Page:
The invitations to Toronto’s book launch went out today, and I’ve been hearing from all kinds of friends and colleagues in the area. That’s the good part. The scary part is I feel like I’m suited up, sweaty and strapped down in a rocketship just about to be fired. And unlike Julie Payette, I haven’t a clue what I’m about to do.
Just a year ago, I was still writing this book at my cottage, plowing through transcribed interviews and old newspaper clippings gleaned from a cross-country tour in 2012/2013. It was solitary work, and particularly lonely for someone who used to run newsrooms. I discovered I’m a much happier editor than I am a writer.
Today I received two interview requests — Prairie Books NOW is featuring Runaway Wives in its fall/winter issue, hooray!; and La Liberte newspaper in Winnipeg wants to talk before the (there’s that scary word again) launch there Sept. 6.
I keep reminding myself that it’s what I wanted back in 2012 when I started interviewing the remarkable women who founded the country’s first women’s shelters. Few have received any recognition for their work.
Anyway, I am going to do my best to represent them in the coming days, and really looking forward to seeing them all again, from Toronto to Victoria. I just need to figure out what to say and do at a launch, first.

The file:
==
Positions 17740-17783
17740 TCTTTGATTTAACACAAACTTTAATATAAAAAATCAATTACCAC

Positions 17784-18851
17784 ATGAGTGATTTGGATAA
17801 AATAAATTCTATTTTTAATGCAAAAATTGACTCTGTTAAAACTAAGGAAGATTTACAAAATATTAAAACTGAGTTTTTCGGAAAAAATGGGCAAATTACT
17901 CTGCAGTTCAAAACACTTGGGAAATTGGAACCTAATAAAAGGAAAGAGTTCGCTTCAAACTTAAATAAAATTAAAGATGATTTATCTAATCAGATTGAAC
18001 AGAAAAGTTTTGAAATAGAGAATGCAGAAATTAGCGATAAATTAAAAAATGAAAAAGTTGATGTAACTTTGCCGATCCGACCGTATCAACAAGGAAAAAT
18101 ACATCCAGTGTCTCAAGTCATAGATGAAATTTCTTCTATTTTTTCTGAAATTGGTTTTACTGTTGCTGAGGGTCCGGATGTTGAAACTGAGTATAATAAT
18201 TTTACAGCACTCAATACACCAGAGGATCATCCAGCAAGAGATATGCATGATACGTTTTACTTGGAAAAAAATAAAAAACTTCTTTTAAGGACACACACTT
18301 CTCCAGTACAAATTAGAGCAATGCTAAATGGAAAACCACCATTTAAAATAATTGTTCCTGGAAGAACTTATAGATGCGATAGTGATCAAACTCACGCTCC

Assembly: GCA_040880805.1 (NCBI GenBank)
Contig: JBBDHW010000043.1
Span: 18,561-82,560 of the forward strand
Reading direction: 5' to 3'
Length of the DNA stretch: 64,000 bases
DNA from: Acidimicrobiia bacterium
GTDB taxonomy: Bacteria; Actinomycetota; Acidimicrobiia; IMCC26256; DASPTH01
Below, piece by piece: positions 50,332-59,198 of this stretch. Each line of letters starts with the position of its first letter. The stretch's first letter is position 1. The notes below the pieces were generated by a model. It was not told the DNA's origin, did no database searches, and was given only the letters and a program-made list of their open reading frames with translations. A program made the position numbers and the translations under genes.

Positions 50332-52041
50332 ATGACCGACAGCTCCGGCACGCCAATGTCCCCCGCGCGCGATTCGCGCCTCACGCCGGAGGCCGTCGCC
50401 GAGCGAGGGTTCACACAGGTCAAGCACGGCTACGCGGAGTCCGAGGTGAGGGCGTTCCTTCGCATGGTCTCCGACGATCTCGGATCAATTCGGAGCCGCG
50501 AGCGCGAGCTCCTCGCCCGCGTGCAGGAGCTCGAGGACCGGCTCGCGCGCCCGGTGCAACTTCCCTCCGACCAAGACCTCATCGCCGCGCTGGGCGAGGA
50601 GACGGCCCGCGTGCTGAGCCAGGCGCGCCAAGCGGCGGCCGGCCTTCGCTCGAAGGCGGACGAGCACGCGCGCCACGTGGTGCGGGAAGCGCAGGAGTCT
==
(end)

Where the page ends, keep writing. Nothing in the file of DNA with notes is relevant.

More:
I know what I’m hoping for. I gave a speech to a YWCA conference in Winnipeg the summer of 2013. After my usual unfocussed ramble about how the book began and what my sister and I learned from our winter of amazing luck, I started to tell a few stories about Canada’s first women’s shelter in Toronto. And then I announced to the crowd that one of those women now worked for the Y, and was in fact in the crowd.
I called out her name, Lynn Zimmer, and she waved modestly from her table and the entire audience spontaneously rose to its feet to applaud her. Brought tears to my eyes. These unassuming women deserve all that and more.
So bring on those launches.
I promise to channel my inner Payette and fly straight and true.